The Daily Vox spoke to Steven Friedman, political analyst and director of the Centre for the Study of Democracy, about the options South Africans have to remove President Jacob Zuma.
There’s a sentiment of despondency in South Africa at the moment in light of the brazen acts of President Zuma and the continual failures to hold him to account. The latest cabinet reshuffle is but the latest of a series of events that signal that South Africa is heading down a dangerous path. Is this despondency justified?
No, I don’t think people should feel totally despondent because there are political developments which may be significant over a period of time and I think people have to be realistic. You know, 18 months ago when Nhlanhla Nene was fired, it was said that Zuma had to retreat in three days. I mean obviously, that’s not going to happen again. But people need to understand that if you’re trying to change things, it’s doesn’t take three days. It takes a lot longer than three days.
So what are the options for removing Zuma that are realistically viable?
First of all, just to take one thing out of the picture. I don’t think that this court case, the EFF court case, is going to get anywhere at all. And I certainly don’t think the DA court case is going to get anywhere either. There’s no way you can get a court to tell a president who they should appoint to the Cabinet and, if you just look at the constitution, there’s no way you can ask a court to impeach a president. Only Parliament can do that.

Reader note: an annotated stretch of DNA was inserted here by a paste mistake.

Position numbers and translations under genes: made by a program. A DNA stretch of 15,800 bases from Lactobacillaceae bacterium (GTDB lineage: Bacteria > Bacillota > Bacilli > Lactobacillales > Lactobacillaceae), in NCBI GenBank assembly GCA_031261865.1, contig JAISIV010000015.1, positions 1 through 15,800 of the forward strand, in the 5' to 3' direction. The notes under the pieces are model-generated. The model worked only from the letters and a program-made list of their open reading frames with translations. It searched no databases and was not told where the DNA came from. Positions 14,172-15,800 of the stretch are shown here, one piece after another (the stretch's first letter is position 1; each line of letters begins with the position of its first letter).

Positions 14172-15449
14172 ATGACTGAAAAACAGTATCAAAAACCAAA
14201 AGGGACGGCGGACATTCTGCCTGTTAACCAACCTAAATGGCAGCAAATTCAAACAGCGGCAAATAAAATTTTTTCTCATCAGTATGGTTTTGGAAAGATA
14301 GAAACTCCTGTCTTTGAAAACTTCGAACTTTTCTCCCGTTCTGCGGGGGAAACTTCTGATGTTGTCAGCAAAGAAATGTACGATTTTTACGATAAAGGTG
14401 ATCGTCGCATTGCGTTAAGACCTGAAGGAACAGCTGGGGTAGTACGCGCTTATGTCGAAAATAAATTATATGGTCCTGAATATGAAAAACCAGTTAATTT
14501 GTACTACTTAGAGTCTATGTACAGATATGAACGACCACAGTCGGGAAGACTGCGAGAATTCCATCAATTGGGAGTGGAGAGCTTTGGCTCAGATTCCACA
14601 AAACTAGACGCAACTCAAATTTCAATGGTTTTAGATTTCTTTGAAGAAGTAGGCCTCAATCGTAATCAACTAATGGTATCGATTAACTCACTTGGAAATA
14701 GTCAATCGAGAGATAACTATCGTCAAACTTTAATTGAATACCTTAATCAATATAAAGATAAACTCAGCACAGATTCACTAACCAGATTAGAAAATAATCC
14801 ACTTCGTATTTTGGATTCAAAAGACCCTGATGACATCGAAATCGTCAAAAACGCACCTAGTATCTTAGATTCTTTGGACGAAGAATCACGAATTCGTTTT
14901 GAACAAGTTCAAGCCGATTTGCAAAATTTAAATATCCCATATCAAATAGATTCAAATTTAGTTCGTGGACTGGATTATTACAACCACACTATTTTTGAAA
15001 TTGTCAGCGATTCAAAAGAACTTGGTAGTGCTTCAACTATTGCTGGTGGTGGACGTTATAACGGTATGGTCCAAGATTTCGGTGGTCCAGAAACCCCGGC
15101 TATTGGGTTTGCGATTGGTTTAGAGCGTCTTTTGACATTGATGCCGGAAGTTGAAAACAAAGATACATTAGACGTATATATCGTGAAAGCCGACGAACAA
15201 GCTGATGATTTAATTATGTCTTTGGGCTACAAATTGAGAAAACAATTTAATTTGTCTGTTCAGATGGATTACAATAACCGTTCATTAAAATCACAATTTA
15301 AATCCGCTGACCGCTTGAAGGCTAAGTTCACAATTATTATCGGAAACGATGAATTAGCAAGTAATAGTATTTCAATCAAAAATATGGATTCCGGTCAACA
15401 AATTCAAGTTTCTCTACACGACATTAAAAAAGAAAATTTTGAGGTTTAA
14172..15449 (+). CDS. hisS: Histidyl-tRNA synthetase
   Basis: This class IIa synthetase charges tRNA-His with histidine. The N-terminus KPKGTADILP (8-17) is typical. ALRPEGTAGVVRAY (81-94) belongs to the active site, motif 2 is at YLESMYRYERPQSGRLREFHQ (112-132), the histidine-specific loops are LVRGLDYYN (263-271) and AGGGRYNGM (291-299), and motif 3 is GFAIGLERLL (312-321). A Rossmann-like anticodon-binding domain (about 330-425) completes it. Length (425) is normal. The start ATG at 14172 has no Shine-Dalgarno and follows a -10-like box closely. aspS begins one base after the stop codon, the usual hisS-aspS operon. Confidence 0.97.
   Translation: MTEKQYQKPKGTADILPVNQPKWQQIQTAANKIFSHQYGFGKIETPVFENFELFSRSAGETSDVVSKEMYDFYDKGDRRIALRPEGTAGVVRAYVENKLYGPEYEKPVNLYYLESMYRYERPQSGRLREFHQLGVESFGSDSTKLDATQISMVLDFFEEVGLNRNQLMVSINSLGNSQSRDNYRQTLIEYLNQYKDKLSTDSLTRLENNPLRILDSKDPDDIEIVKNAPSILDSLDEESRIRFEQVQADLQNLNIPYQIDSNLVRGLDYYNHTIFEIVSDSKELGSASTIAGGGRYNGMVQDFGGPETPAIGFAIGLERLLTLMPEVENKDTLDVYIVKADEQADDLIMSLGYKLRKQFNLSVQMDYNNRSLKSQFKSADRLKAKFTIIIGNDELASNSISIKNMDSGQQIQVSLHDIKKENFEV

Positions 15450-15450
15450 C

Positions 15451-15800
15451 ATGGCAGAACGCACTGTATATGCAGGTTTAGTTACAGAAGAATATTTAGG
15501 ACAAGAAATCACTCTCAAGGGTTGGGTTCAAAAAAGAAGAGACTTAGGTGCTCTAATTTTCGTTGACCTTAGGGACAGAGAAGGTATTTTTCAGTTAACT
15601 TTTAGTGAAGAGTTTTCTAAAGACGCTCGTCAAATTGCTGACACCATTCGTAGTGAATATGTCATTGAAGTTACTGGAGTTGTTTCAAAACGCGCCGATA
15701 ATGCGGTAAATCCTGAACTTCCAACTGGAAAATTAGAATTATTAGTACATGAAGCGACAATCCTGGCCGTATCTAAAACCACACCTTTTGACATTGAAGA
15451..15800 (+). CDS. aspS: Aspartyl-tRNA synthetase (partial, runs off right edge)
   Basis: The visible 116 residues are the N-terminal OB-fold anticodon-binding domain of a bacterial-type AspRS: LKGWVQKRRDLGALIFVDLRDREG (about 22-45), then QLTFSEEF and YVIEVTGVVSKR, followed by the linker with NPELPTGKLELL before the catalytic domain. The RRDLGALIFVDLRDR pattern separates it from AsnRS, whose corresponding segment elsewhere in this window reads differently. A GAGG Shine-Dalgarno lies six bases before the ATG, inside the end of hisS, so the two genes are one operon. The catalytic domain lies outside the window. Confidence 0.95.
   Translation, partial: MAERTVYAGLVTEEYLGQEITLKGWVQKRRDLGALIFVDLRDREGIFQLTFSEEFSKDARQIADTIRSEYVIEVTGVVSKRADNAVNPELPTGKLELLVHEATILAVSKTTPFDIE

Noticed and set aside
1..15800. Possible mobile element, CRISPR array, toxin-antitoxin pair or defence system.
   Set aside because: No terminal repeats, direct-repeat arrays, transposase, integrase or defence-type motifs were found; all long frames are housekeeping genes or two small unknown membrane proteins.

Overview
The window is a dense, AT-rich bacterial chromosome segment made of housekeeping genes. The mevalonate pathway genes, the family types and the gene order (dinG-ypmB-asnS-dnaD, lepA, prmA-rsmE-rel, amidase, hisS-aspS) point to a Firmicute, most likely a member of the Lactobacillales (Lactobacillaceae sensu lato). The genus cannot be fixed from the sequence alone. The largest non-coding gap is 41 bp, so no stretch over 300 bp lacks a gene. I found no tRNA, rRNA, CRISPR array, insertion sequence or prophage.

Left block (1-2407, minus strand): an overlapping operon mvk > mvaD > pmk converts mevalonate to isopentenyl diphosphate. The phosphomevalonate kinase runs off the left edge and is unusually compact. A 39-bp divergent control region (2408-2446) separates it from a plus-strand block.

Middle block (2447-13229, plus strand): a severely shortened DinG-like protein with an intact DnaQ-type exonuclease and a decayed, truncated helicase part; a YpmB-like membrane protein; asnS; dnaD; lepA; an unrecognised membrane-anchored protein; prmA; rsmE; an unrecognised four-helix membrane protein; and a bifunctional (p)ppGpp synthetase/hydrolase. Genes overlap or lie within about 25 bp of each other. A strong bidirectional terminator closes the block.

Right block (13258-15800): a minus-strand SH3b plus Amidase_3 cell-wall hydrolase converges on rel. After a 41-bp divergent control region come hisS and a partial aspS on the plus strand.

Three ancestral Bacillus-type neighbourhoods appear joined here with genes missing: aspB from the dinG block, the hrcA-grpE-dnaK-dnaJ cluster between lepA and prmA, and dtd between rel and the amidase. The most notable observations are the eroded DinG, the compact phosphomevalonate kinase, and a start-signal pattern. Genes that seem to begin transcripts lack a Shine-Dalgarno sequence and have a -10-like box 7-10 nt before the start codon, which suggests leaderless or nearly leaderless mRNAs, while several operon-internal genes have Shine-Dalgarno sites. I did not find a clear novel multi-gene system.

Most important of all, there’s the small matter of a general election in 2019 which may well be more important than any previous general election has been. There may be pressures now that build up over the next while or so, being that we don’t who’s going to win the ANC presidency at the end of the year. But even if nothing happens as the result of any of that, there is a general election. And I think it’s a reasonable prospect if Mr Zuma continues on his current course, the ANC is going to be very belittled in that election.
Do you think the prospect of the a vote of no confidence in Parliament itself is a possibility? Do you think the ANC might vote against Zuma?
No, I don’t think so. I think Zuma’s political abilities are sometimes over-estimated but he does understand internal ANC politics. If he had done what I think probably he’d like to do: which is to chop Gordhan and the SACP, but also chop people like Aaron Motsoaledi who opposed him, then I think there was an outside chance – it’s only an outside chance but he could’ve actually lost the no confidence vote in parliament because, bear in mind, the ANC have 249 seats. If you assume that there were only 60 ANC members – which is less than a quarter of that parliamentary caucus – who are angry, then that’s already a loss of majority and you could have a motion of no confidence in Zuma. But I think that he’s perfectly capable of realising that and you have a situation now, whether it’s Ramaphosa or Mantashe whatever are going to say, well, obviously we must carry on with the process we have at the moment and we must try and influence the way this thing goes.